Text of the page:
Posted in Faculty Publications on September 12, 2016
“Juana de la Cruz (1481–1534) is a unique figure in the history of the Catholic Church, thanks to her public visionary experiences during which she lost consciousness, while a deep voice, identifying itself as Christ, issued from her, narrating the feasts and pageants taking place in heaven. Juana’s so called ‘sermons,’ collected in a manuscript called Libro del Conorte, form a fascinating window into Castilian religiosity in the early sixteenth century. There is much to reap from these sermons concerning Spanish Renaissance culture, theology, mysticism, gender roles, and interreligious interactions.”
Barbara Ambros, Professor in the Department of Religious Studies, recently gave an interview with the Marginalia Review of Books regarding her latest monograph, Women in Japanese Religions (New York University Press, 2015). In this substantive 20-minute interview, she discusses the wide scope of the book, the problem of essentialism in approaching the topic, and the history of women in Japanese religious traditions from the medieval to the modern period. To listen to the interview, click here.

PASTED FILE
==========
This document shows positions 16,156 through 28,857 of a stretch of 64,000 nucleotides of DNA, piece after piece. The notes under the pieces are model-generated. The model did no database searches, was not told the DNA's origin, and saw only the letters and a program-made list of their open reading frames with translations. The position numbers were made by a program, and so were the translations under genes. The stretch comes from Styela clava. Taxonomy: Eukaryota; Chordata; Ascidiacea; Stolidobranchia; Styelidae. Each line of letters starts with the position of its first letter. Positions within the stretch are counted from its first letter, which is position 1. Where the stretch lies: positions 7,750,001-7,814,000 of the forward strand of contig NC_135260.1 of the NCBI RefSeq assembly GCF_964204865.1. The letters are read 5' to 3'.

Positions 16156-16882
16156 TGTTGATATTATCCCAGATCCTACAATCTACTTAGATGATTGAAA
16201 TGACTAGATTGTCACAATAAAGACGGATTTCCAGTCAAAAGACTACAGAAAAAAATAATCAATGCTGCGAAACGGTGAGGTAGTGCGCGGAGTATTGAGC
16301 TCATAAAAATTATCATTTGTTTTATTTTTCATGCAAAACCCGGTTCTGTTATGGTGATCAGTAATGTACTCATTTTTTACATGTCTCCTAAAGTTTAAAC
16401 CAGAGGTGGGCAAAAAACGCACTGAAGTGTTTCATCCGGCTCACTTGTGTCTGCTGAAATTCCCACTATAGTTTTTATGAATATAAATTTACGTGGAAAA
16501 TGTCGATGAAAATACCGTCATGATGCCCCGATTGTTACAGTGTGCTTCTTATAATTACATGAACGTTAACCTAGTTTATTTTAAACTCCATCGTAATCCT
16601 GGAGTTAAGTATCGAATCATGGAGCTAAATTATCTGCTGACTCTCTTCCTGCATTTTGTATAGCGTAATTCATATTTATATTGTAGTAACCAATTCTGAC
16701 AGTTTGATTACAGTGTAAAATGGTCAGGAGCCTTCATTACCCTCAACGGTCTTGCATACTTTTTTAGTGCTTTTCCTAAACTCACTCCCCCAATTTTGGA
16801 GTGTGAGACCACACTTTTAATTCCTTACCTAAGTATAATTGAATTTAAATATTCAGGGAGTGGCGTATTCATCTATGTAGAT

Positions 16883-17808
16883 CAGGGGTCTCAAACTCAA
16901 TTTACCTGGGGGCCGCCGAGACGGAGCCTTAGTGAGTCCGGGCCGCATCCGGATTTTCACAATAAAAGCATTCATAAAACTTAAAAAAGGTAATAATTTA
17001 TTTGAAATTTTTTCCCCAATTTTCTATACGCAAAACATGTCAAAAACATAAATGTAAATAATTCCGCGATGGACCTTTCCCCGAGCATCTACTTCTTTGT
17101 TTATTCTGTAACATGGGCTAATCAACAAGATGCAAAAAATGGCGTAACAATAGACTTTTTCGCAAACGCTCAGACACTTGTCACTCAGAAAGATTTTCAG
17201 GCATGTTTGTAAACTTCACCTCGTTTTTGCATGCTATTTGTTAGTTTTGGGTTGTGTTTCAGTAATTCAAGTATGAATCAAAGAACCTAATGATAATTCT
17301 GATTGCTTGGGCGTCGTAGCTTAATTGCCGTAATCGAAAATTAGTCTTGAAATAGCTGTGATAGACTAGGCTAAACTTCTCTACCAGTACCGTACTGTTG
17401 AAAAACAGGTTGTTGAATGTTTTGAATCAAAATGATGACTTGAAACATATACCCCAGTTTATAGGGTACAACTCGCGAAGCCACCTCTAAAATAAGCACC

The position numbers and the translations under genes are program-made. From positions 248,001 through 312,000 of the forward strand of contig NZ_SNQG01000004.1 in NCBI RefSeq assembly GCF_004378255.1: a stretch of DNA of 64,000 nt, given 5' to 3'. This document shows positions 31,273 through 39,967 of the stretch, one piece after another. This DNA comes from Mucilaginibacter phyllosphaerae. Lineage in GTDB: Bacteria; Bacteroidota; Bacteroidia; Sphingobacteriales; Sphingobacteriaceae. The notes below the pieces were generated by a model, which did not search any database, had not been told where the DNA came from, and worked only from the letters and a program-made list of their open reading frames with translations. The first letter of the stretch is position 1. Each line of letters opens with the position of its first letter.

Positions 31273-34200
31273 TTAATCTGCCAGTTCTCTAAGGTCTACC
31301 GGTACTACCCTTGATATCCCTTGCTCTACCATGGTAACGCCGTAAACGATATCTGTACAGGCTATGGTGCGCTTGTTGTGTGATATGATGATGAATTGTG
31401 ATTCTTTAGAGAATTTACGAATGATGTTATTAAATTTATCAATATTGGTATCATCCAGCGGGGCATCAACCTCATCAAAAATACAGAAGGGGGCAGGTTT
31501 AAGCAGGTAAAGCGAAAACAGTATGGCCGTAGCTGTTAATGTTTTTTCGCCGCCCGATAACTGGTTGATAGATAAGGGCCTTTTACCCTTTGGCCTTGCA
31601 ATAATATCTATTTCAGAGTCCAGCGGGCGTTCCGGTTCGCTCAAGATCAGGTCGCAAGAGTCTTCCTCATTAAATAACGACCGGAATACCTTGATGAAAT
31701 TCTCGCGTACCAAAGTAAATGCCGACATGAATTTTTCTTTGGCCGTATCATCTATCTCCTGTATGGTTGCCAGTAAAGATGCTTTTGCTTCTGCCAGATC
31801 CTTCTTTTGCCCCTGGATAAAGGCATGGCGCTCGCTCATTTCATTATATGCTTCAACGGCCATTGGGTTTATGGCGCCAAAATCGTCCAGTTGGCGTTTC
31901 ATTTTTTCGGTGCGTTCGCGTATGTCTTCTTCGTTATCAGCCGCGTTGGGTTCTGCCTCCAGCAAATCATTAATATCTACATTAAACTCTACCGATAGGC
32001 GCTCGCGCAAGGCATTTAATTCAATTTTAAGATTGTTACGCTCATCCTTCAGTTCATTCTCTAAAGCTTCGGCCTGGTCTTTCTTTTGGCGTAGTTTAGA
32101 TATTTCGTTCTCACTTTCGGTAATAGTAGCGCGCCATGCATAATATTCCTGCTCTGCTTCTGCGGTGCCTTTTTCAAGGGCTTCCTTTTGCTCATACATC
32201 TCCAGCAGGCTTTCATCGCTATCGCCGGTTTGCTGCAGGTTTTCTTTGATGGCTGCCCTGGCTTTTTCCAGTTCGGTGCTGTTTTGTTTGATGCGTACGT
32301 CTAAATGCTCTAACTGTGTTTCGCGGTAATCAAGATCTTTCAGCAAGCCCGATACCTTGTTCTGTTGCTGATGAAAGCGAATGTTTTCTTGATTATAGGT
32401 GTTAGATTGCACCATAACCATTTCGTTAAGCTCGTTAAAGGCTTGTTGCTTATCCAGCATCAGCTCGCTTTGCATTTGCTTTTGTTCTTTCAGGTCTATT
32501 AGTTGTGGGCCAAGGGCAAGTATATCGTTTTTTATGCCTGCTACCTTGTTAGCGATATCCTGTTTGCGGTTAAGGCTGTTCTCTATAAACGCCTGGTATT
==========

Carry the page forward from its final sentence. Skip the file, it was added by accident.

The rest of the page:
For more information on the book, see its description on the NYU Press website.
Posted in Faculty Publications on September 8, 2016
It was recently announced that Professor David Lambert received the 2016 AAR Award for Excellence in the Study of Religion (Textual Studies) for his book, How Repentance Became Biblical: Judaism, Christianity, and the Interpretation of Scripture (Oxford University Press, 2016). From the American Academy of Religion website:
“In order to give recognition to new scholarly publications that make significant contributions to the study of religion, the American Academy of Religion offers Awards for Excellence. These awards honor works of distinctive originality, intelligence, creativity, and importance; books that affect decisively how religion is examined, understood, and interpreted.”
Congratulations, David!Posted in Faculty News, Faculty Publications on August 29, 2016